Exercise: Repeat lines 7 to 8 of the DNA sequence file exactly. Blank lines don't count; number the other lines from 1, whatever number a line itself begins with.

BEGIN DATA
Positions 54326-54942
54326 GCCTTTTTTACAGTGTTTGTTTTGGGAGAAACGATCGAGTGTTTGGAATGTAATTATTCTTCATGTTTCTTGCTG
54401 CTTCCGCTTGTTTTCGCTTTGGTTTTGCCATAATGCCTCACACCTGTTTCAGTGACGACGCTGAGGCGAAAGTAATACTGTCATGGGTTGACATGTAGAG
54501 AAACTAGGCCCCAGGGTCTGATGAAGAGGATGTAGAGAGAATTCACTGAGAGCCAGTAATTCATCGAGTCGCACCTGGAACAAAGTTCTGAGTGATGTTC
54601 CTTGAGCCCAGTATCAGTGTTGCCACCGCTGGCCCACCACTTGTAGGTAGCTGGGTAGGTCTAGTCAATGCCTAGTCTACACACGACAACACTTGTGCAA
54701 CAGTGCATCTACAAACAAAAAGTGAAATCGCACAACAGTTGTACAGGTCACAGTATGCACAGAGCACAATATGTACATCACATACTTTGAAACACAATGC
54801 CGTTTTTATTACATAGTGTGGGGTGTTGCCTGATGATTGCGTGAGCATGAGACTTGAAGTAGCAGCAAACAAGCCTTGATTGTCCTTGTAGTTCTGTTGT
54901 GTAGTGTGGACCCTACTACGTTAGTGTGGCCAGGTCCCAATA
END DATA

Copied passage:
54801 CGTTTTTATTACATAGTGTGGGGTGTTGCCTGATGATTGCGTGAGCATGAGACTTGAAGTAGCAGCAAACAAGCCTTGATTGTCCTTGTAGTTCTGTTGT
54901 GTAGTGTGGACCCTACTACGTTAGTGTGGCCAGGTCCCAATA